The Administration, after considering the consolidated findings
and recommendations of the Steering Committee, commenced a public
consultation exercise on 15 December 2014. We are seeking views from
the public on a revamped regulatory regime encompassing 19 regulatory
aspects under five categories of control – namely, corporate governance,
standard of facilities, clinical quality, price transparency and sanctions –
for the regulation of hospitals, facilities providing high-risk procedures in
ambulatory setting and facilities providing medical services under the
management of incorporated bodies. Subject to the outcome of the
public consultation, we aim to introduce the legislative proposal to the
Legislative Council in 2015/16.
Review of HA’s Operation
Public healthcare services have been and will continue to be the
cornerstone of our healthcare system and HA has played an important role
in the public healthcare sector. The Government has set up the Steering
Committee on Review of HA in August 2013 to conduct an overall review
on the operation of HA to ensure that it will continue to provide quality
and effective service under the twin-track system of public and private
The Steering Committee has met seven times to review HA’s
management and organisation structure, resource management, staffing
arrangement, cost effectiveness, service management and overall
management and control. In order to duly take into account stakeholders’
views on HA operation, the Steering Committee conducted a series of
public engagement activities, and through meetings, fora and visits to the
seven clusters (from January to July 2014) to gather the views of patient
organisations, HA staff and healthcare professionals. Three public fora
were also held on Hong Kong Island, Kowloon and New Territories to
gather public views. The Steering Committee has completed the initial
discussions on various aspects of the review on HA and will consolidate
and conclude the discussions and recommendations. It is expected that
the review and report will be completed in the first half of 2015.
Voluntary Health Insurance Scheme
The Voluntary Health Insurance Scheme (VHIS) is meant to
complement the public healthcare system by providing more choices,
better protection as well as an alternative to those who may afford and are
willing to purchase private health insurance and make use of private
healthcare services. The VHIS is not designed as a total solution to the
challenges of our healthcare system, but one of the turning knobs for
adjusting the balance of the public-private healthcare sectors, together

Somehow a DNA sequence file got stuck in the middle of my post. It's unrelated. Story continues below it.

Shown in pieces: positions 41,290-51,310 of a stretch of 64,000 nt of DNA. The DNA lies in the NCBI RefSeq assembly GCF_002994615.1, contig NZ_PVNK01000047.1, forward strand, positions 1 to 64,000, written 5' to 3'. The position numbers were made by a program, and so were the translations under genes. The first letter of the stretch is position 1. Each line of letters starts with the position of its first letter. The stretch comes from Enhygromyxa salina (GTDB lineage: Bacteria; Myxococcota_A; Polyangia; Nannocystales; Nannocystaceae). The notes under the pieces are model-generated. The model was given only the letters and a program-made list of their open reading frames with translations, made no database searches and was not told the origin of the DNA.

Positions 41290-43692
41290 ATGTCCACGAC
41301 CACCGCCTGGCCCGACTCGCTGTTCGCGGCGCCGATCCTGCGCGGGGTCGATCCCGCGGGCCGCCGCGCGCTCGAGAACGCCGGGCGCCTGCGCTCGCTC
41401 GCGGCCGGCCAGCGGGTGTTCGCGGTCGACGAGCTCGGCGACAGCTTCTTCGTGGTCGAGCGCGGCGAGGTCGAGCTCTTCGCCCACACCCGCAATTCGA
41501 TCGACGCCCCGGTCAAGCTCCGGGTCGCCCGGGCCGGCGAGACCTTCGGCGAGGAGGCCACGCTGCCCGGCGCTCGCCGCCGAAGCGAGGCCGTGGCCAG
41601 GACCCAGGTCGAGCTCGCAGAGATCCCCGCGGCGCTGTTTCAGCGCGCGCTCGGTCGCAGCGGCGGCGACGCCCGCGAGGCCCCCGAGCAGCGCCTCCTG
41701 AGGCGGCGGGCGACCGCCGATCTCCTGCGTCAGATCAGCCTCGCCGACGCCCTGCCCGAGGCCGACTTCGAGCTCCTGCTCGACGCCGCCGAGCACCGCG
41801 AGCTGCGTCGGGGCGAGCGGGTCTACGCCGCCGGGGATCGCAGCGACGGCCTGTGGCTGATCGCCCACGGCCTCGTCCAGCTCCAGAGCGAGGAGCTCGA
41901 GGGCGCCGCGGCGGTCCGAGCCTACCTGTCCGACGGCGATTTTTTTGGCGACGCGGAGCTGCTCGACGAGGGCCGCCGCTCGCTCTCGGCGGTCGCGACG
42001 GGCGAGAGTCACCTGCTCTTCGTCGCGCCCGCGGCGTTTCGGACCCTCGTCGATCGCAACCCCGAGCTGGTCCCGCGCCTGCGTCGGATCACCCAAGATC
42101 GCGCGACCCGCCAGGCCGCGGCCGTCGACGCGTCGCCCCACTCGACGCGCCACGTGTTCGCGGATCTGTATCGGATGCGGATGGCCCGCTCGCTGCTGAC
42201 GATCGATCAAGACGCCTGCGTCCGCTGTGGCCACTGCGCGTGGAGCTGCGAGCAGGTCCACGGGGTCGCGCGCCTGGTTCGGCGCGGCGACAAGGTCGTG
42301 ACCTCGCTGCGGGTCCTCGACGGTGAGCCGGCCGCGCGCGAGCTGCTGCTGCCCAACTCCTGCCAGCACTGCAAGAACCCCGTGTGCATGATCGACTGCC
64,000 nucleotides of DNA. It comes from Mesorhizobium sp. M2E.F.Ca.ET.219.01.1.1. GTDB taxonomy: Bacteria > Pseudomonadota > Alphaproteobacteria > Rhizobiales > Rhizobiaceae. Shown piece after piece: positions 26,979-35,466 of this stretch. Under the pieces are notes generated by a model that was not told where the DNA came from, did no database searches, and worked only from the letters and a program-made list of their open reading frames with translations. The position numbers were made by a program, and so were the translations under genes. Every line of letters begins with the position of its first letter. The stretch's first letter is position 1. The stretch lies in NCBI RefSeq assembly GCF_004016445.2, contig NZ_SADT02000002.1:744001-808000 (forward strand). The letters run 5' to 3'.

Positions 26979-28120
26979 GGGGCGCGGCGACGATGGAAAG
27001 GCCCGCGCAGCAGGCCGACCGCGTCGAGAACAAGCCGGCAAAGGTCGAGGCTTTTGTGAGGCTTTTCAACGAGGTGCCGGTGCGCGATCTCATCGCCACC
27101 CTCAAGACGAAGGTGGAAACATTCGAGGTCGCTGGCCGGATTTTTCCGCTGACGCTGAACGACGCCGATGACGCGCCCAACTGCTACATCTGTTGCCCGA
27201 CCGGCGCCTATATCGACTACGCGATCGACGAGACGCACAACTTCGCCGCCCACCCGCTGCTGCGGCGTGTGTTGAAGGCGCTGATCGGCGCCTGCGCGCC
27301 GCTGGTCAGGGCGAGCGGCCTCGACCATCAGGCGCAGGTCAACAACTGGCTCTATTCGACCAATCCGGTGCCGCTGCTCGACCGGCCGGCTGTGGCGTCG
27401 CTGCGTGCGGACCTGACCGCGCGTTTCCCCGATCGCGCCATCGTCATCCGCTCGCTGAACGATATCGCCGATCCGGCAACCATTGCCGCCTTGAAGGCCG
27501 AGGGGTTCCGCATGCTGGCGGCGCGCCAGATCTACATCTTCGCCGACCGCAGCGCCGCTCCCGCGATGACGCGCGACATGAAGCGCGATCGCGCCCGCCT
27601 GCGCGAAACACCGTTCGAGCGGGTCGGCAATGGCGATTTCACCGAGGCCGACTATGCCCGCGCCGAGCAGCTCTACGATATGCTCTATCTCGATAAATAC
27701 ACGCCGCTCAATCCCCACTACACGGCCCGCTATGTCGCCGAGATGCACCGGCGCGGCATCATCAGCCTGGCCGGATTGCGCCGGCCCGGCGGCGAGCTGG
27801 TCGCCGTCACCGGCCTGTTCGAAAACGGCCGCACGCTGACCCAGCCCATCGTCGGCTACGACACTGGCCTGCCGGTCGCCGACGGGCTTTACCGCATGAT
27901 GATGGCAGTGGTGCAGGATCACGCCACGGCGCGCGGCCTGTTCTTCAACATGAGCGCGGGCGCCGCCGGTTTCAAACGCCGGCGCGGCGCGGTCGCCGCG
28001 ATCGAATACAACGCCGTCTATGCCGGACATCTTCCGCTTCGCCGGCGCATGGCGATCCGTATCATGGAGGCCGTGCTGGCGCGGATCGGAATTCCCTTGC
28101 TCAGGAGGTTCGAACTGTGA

with other turning knobs such as public-private partnerships, the electronic
health record sharing, and development of public and private healthcare
facilities, etc. By facilitating more people to make use of private
healthcare services, the public system can better focus on serving its target
areas, thereby indirectly relieving the pressure on the public system and
enhancing the long-term sustainable development of the healthcare
We launched a three-month public consultation on the VHIS on
15 December 2014. We propose to introduce a set of Minimum
Requirements (e.g. guaranteed renewal, guaranteed acceptance, coverage
of pre-existing conditions, minimum benefit coverage and benefit limits)
for all individual indemnity hospital insurance products in order to
enhance consumer protection. The consultation document also put forth
recommendations concerning various aspects of the VHIS, including
product design under the VHIS, supervisory and institutional frameworks,
setting up a High Risk Pool to enable high-risk individuals to have access
to health insurance, and providing tax deduction for policies complying
with the requirements of the VHIS.
Subject to the outcome of the public consultation, we aim to
introduce the legislative proposal to the Legislative Council in 2015/16.
Regulation of Medical Devices
A voluntary Medical Device Administrative Control System has
been established by the DH since 2004 to raise public awareness of the
importance of medical device safety and pave the way for implementing
the long-term statutory control. To prepare for the establishment of a
statutory regulation framework, a Regulatory Impact Assessment (RIA)
was conducted from 2007 to 2008 to examine the implications of the
possible options for the proposed statutory regulation of medical devices.
We also briefed the Business Facilitation Advisory Committee (BFAC) on
the proposed legislative framework in March 2010. The BFAC was in
general supportive of the proposed regulatory framework and
recommended the Administration to conduct a Business Impact
Assessment (BIA) at the detailed design stage. Subsequently, we briefed